Health psychology was founded as a response to social needs for better understanding and regulation of psychological aspects of biological, mental, and social well-being. Despite initial enthusiasm and optimism in its early days, three decades of development yielded results that are disappointing to many scholars in terms of health psychology practical meaning. Thus, in this paper we review several challenges for health psychology. We believe that health psychology might benefit from revival of aims and values that distinguished the discipline at its onset such as bio-psycho-social perspective that has been narrowed to somatic illness in recent days. Second, more integration is needed in theory and terminology to eliminate overlapping concepts labeled with different names. Furthermore, social practice would benefit from greater responsiveness of health psychologists to new technologies. Finally, health psychology is likely to derive benefits from more general well-established perspectives on diffusion of innovation in social practice. We conclude that health psychology as a practice-related scientific discipline is likely to regain its initial momentum once these problems are solved and novel areas of scientific exploration are identified.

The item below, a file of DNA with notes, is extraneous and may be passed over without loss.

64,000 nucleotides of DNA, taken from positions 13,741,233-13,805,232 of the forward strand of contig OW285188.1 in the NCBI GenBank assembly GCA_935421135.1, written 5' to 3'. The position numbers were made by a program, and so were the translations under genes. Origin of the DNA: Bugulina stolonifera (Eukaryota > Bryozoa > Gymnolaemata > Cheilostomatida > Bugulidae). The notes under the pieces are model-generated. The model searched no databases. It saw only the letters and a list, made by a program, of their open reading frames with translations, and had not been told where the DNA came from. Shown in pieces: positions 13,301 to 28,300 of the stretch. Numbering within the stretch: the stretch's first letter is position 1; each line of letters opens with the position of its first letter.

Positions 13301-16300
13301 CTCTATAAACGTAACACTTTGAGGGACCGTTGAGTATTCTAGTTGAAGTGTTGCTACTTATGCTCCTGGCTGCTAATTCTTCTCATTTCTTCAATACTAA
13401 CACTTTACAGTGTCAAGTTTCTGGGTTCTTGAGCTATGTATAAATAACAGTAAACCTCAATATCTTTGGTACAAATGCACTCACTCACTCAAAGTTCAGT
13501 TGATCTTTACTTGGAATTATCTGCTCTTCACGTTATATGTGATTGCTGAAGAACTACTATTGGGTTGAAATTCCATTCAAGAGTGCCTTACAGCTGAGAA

In the last decades borderlands studies have been rapidly developing in various disciplines. Within the changing function of European borders (from separating line between two souvereign states to borderscapes of intercultural flows and fluid identity) the focus of border scholars moved towards social relations and bottom-up perspective. Thus, borderlands are perceived as laboratories of European integration and multicultural spaces. For the aim of this article, borderlands are defined as spaces located on the geographical border between different states, nations and cultures that are objects of European Union cohesion policy. By analysing the Eurobarometer survey on cross-border cooperation I try to demonstrate differences between border regions covered by the Interreg cross-border cooperation programmes in terms of cross-border practices, general trust in others and attitudes towards citizens of neighbouring countries.